Catalogue


Done with slavery : the Black fact in Montreal, 1760-1840 /
Frank Mackey.
imprint
Montreal : McGill-Queen's University Press, c2010.
description
viii, 604 p. : ill. ; 24 cm.
ISBN
0773535780, 9780773535787
format(s)
Book
Holdings
More Details
imprint
Montreal : McGill-Queen's University Press, c2010.
isbn
0773535780
9780773535787
catalogue key
6830347
 
Includes bibliographical references and index.
A Look Inside
Reviews
Review Quotes
"This is an extremely important book. Mackey is a skilled writer and his subject is topical and significant, both in terms of international and Canadian scholarship. His main purpose is to recount the stories of black people in Quebec so that they are no longer forgotten, and in that he is very successful." Paul E. Lovejoy, Harriet Tubman Institute, York University
"This is an extremely important book. Mackey is a skilled writer and his subject is topical and significant, both in terms of international and Canadian scholarship. His main purpose is to recount the stories of black people in Quebec so that they are no longer forgotten, and in that he is very successful." Paul E. Lovejoy, York University
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Summaries
Main Description
Did slavery exist in Montreal, and if so what did it look like? Frank Mackey grapples with this question in Done with Slavery, a study of black Montrealers in the eighty years between the British Conquest and the union of Lower and Upper Canada. Through close examination of archival and contemporary sources, Mackey uncovers largely unknown aspects of the black transition from slavery to freedom. While he considers the changing legal status of slavery, much of the book provides a detailed and nuanced reconstruction of the circumstances of black Montrealers and their lived experience. The resulting picture is remarkably complex, showing the variety of occupations held by blacks, the relationships they had with those they served, their encounters with the judicial and political systems, and the racial mingling that came with intermarriage and apprenticeships. Done with Slavery casts the categories of blackness and slavery in a new light, showing that broad histories of the phenomenon must begin to take into account the specific of the lives of "marginal" black populations. Done with Slavery is an invitation to look at a colonial society through the prism of documented black experience, revealing that the roots of the present are neither as wholesome as some would hope nor as bitter as others might suppose. Book jacket.
Main Description
Did slavery exist in Montreal, and if so what did it look like? Frank Mackey grapples with this question in Done with Slavery, a study of black Montrealers in the eighty years between the British Conquest and the union of Lower and Upper Canada. Through close examination of archival and contemporary sources, Mackey uncovers largely unknown aspects of the black transition from slavery to freedom. While he considers the changing legal status of slavery, much of the book provides a detailed and nuanced reconstruction of the circumstances of black Montrealers and their lived experience. The resulting picture is remarkably complex, showing the variety of occupations held by blacks, the relationships they had with those they served, their encounters with the judicial and political systems, and the racial mingling that came with intermarriage and apprenticeships. Done with Slavery casts the categories of blackness and slavery in a new light, showing that broad histories of the phenomenon must begin to take into account the specifics of the lives of "marginal" black populations.Done with Slavery is an invitation to look at a colonial society through the prism of documented black experience, revealing that the roots of the present are neither as wholesome as some would hope nor as bitter as others might suppose.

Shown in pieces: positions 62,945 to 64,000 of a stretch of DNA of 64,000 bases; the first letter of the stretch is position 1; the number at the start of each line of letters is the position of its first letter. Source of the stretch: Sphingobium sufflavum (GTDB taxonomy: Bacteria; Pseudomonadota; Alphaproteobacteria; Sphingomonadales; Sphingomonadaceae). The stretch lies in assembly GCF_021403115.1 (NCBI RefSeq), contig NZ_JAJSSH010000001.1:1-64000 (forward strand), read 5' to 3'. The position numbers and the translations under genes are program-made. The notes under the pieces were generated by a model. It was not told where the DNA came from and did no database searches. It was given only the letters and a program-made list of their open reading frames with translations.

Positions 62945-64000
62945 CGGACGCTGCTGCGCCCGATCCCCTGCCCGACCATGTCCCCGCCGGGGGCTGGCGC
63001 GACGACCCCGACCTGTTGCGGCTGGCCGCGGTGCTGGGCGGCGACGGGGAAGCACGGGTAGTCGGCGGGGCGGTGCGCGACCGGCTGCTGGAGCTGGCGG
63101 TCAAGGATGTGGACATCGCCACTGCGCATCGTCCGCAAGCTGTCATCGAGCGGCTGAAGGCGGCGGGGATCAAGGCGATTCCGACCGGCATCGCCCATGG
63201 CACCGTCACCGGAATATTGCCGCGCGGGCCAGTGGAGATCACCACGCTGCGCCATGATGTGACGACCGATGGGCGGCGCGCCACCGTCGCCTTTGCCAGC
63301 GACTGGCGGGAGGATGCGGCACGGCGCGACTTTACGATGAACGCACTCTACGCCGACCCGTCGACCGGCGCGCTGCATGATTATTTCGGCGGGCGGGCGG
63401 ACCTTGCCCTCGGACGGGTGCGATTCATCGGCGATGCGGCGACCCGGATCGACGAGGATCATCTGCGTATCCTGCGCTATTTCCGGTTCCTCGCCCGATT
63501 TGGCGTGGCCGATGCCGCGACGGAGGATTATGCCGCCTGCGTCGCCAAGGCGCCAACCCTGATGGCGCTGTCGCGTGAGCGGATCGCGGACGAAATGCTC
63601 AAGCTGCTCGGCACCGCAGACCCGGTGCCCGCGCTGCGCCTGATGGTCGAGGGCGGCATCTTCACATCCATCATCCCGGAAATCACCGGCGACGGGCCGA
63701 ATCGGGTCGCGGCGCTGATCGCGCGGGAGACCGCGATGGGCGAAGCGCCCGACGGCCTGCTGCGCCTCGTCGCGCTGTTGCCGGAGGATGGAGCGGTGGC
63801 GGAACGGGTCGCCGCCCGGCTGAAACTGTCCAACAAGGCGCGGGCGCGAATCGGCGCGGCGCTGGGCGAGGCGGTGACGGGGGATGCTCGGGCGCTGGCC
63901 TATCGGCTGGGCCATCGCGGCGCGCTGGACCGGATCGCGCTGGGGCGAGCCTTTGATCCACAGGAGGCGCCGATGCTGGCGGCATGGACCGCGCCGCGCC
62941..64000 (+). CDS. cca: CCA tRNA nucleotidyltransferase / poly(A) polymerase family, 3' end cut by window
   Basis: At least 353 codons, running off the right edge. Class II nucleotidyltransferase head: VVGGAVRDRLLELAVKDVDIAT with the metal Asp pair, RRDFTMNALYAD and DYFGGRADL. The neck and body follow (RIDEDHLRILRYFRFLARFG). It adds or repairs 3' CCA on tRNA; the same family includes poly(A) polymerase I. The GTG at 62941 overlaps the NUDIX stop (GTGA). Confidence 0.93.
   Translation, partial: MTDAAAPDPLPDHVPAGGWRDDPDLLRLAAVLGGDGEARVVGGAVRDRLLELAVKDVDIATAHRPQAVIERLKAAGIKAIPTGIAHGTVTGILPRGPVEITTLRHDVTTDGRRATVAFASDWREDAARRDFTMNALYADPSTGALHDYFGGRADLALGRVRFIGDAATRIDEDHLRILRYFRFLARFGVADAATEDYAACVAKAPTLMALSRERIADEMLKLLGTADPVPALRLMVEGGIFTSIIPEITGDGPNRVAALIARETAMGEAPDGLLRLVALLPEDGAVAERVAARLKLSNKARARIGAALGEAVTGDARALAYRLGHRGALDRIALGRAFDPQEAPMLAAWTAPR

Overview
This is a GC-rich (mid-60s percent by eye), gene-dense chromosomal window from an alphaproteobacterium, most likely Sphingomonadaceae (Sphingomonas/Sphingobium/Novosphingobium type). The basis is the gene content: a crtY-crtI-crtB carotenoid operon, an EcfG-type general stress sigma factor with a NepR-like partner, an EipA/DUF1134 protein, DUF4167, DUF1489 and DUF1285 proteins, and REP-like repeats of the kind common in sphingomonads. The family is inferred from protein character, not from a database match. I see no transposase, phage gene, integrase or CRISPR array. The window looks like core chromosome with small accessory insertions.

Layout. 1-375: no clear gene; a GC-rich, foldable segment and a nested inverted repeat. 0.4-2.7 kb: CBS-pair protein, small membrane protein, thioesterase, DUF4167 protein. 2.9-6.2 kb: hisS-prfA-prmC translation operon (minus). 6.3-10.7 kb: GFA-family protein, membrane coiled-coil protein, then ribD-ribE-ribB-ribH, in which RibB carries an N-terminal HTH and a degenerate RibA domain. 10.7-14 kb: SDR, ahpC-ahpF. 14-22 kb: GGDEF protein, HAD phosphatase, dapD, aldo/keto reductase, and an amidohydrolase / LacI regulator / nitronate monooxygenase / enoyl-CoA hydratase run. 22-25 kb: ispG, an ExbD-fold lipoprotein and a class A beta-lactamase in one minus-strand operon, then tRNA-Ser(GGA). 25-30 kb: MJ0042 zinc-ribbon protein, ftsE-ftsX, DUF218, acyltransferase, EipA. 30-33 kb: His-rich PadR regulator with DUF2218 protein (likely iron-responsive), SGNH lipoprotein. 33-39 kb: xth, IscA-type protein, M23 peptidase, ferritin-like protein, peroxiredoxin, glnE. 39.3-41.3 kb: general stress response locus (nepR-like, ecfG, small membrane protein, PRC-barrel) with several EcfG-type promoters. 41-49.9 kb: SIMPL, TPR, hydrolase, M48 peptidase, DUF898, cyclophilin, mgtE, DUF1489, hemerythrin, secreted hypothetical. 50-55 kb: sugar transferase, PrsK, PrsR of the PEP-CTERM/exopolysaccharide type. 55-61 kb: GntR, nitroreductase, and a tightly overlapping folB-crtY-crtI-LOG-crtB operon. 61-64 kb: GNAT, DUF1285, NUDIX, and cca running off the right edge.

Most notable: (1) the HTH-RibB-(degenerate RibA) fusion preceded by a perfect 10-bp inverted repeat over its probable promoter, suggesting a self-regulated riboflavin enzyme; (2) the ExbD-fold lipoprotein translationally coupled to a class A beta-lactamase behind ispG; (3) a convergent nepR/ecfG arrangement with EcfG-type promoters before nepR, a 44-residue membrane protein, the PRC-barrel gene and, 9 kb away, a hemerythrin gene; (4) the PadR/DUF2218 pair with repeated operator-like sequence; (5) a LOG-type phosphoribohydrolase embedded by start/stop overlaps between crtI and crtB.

Main Description
Through close examination of archival and contemporary sources, Mackey uncovers largely unknown aspects of the black transition from slavery to freedom. While he considers the changing legal status of slavery, much of the book provides a detailed and nuanced reconstruction of the circumstances of black Montrealers and their lived experience. The resulting picture is remarkably complex, showing the variety of occupations held by blacks, the relationships they had with those they served, their encounters with the judicial and political systems, and the racial mingling that came with intermarriage and apprenticeships. Done with Slavery casts the categories of blackness and slavery in a new light, showing that broad histories of the phenomenon must begin to take into account the specifics of the lives of "marginal" black populations. Done with Slavery is an invitation to look at a colonial society through the prism of documented black experience, revealing that the roots of the present are neither as wholesome as some would hope nor as bitter as others might suppose.
Table of Contents
Acknowledgmentsp. ix
Introductionp. 3
What slavery?p. 15
There ought to be a lawp. 36
Still countingp. 79
"Things as they were"p. 108
Deer out of a cagep. 136
On steamboatsp. 164
Jacks of all tradesp. 183
Political coloursp. 218
The colour of justicep. 236
Shoulder to shoulder, arm in aimp. 266
One thousand characters in search of an author or twop. 292
Appendices
Newspaper notices
Slave sales and fugitivesp. 307
Miscellaneous notices referring to blacksp. 340
Three earliest advertisements by blacksp. 344
Slavery in the judges' eyesp. 345
Spoils of warp. 381
The King v. Alexander Grant, George Nixon and Moses Powell Wormleyp. 408
Abbreviationsp. 417
Notesp. 419
Sourcesp. 553
Information on illustrationsp. 577
Indexp. 581
Table of Contents provided by Ingram. All Rights Reserved.

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